Since last August’s move by the U.S. Justice Dept. to block AT&T’s proposed acquisition of competing wireless carrier T-Mobile from parent Deutsche Telekom (DT), there has been renewed debate in Congress and in the public discourse over the role of government in regulating the affairs of private enterprise. Last month, policy analysts — evidently just learning to use these search engine things you read so much about — appeared to strike a gold mine: a report from the Economic Policy Institute (PDF available here) that appeared to not only confirm but bolster AT&T’s claim that the merger would lead to net jobs creation.
Usually when something is repeated enough times over the Web, it becomes the truth — or at least gets added to Wikipedia, which for many is the same thing. But in the wake of criticism of what appeared to be the authors’ jobs creation claims, the EPI responded that it never made such claims to begin with. That led the Federal Communications Commission last Thursday to begin probing how those claims were invented, by whom, and why.
Thursday, FCC wireless telecom bureau chief Rick Kaplan sent a letter to AT&T’s attorneys (PDF available here) asking for a fuller response to its questionnaire about the benefits of its proposed merger — specifically for more information on Question 36, which apparently stated the merger would result in jobs creation without saying how.
The seed for all this confusion was planted on May 31, by an EPI analysis paper written by Ethan Pollack. For every $1 billion invested in wireless infrastructure, Pollack’s data asserted, some 12,000 “job-years” are created — meaning, that billion dollars would keep 12,000 people employed for one year. Pollack then cited an AT&T press release promising to invest $8 billion over a seven-year period in improving the joined infrastructure of AT&T and T-Mobile. He writes:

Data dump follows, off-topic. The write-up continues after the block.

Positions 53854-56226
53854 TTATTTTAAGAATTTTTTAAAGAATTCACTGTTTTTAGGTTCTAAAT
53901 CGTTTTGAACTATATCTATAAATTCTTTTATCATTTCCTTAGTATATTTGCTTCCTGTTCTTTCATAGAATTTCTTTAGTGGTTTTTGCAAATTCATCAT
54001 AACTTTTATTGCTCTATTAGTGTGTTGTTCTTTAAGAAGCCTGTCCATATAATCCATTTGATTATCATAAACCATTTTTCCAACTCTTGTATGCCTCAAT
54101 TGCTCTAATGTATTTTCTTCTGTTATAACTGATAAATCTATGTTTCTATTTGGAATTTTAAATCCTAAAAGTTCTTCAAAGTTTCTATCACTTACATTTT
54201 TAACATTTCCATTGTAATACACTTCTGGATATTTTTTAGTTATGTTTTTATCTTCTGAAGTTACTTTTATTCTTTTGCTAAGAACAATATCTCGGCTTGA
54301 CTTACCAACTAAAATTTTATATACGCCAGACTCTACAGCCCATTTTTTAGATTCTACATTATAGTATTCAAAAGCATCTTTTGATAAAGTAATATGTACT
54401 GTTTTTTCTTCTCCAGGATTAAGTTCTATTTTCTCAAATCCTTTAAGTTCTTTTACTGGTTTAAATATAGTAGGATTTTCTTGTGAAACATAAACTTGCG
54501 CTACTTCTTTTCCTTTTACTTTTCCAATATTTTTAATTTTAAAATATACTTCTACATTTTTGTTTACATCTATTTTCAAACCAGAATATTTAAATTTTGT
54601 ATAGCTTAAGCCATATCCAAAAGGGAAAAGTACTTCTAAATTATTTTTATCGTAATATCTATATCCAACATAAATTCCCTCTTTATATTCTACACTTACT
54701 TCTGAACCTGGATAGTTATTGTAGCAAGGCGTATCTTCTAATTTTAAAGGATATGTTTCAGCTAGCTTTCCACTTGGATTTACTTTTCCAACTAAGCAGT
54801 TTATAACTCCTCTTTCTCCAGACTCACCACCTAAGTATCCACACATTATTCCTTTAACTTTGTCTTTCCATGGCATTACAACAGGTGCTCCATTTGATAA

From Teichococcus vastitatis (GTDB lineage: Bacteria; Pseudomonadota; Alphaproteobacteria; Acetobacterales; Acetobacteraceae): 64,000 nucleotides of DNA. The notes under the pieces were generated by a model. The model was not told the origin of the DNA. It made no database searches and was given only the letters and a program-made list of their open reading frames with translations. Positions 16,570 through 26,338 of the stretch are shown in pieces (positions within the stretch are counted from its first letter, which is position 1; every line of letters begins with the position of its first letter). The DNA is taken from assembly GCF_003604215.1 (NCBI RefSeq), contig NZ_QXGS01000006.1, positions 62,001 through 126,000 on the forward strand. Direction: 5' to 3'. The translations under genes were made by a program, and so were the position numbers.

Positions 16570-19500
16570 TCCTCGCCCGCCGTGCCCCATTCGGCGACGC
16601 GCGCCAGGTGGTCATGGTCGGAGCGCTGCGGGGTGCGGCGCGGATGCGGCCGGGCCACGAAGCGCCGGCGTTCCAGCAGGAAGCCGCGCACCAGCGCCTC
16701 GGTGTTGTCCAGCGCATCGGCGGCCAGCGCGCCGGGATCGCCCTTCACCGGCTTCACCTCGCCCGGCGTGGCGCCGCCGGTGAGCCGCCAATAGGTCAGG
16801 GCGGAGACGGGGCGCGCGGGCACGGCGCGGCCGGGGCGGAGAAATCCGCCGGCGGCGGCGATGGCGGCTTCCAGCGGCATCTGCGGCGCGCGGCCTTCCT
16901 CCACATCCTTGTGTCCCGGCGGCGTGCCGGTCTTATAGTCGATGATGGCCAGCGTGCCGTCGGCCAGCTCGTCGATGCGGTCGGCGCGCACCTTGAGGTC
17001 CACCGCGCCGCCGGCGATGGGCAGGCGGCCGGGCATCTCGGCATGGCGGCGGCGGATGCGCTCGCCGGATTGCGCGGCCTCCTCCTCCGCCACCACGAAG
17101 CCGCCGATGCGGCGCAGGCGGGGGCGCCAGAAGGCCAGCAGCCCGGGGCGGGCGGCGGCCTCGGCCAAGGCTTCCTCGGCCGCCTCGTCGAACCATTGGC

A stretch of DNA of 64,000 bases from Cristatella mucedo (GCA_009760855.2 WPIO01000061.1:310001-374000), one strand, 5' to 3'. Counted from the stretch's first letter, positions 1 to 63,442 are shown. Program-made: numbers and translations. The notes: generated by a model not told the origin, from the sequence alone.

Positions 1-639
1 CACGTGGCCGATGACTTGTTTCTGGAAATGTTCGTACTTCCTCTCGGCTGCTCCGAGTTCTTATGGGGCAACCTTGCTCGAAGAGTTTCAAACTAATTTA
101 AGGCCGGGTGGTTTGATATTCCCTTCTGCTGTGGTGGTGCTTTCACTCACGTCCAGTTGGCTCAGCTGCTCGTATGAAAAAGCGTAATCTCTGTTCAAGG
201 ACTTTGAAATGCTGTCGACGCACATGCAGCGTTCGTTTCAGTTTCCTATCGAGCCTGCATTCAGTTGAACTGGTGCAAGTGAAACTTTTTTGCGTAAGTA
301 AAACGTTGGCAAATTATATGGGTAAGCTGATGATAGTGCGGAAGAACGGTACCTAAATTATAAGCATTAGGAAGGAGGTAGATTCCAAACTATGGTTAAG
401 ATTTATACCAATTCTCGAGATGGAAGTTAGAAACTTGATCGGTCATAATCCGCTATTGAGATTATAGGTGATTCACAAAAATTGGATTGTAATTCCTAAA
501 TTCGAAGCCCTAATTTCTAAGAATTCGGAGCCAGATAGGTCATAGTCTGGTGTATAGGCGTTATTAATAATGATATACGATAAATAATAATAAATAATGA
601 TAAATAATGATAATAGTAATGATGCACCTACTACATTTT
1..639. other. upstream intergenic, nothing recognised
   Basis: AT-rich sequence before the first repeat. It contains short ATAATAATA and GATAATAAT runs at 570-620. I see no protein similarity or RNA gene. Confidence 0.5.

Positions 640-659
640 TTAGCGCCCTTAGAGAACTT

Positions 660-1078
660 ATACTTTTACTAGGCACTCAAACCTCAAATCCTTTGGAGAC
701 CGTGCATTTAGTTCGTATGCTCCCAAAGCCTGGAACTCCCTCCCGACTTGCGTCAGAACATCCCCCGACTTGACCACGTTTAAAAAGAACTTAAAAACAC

Given the job impact analysis noted above, a plausible range of impact would be between 55,000 and 96,000 job-years. To reiterate, the jobs estimate includes both direct jobs within the primary industries that meet the additional demand for goods and services and supplier jobs in the secondary industries that supply those primary industries with intermediate goods and services. The estimate also includes “induced jobs” created as incomes earned by newly hired workers are spent back into the economy. The figures are again listed as job-years, which refer to a job held for a single year… Our estimate assumes that the $8 billion in investment is spread equally over the seven-year horizon.
The keyword there is in that last sentence: “estimate.” It appeared to some to say that EPI was making a formal estimate of jobs creation, as that single word might imply.
A week later, following a public forum on the subject sponsored by EPI, labor union blogs including the AFL-CIO began reporting that an EPI study said some 96,000 high-paying jobs would be created as a result of the merger. That led progressive writers, including Nathan Newman for the Daily Kos, to argue that organized labor should support the merger if only to maintain the T-Mobile jobs that would otherwise be lost if DT simply pulls out of the country.
Then early last month, Sprint sued to stop the merger on anti-competitive grounds. To back up its claims, Sprint called upon an independent study by UC Irvine Professor David Neumark, who threw a huge bucket of cold water toward what was being treated as the EPI “estimate.” As Neumark wrote: